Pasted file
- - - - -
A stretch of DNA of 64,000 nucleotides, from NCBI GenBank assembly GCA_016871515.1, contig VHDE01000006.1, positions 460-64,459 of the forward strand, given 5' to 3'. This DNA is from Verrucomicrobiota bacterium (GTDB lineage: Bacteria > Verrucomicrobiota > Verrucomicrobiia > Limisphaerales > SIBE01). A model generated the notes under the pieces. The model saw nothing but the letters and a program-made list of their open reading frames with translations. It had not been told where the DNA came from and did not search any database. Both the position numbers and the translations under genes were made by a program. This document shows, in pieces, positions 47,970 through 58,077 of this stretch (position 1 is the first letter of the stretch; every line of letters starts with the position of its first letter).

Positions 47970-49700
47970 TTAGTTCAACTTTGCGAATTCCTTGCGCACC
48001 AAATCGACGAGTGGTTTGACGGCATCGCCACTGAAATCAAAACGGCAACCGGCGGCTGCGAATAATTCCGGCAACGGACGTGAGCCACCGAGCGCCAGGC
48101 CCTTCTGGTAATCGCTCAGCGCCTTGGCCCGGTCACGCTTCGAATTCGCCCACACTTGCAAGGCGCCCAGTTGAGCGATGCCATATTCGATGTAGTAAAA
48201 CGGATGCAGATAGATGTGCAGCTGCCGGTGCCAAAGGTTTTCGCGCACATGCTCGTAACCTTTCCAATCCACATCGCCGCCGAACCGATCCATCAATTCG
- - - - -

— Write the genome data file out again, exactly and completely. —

A stretch of DNA of 64,000 nucleotides, from NCBI GenBank assembly GCA_016871515.1, contig VHDE01000006.1, positions 460-64,459 of the forward strand, given 5' to 3'. This DNA is from Verrucomicrobiota bacterium (GTDB lineage: Bacteria > Verrucomicrobiota > Verrucomicrobiia > Limisphaerales > SIBE01). A model generated the notes under the pieces. The model saw nothing but the letters and a program-made list of their open reading frames with translations. It had not been told where the DNA came from and did not search any database. Both the position numbers and the translations under genes were made by a program. This document shows, in pieces, positions 47,970 through 58,077 of this stretch (position 1 is the first letter of the stretch; every line of letters starts with the position of its first letter).

Positions 47970-49700
47970 TTAGTTCAACTTTGCGAATTCCTTGCGCACC
48001 AAATCGACGAGTGGTTTGACGGCATCGCCACTGAAATCAAAACGGCAACCGGCGGCTGCGAATAATTCCGGCAACGGACGTGAGCCACCGAGCGCCAGGC
48101 CCTTCTGGTAATCGCTCAGCGCCTTGGCCCGGTCACGCTTCGAATTCGCCCACACTTGCAAGGCGCCCAGTTGAGCGATGCCATATTCGATGTAGTAAAA
48201 CGGATGCAGATAGATGTGCAGCTGCCGGTGCCAAAGGTTTTCGCGCACATGCTCGTAACCTTTCCAATCCACATCGCCGCCGAACCGATCCATCAATTCG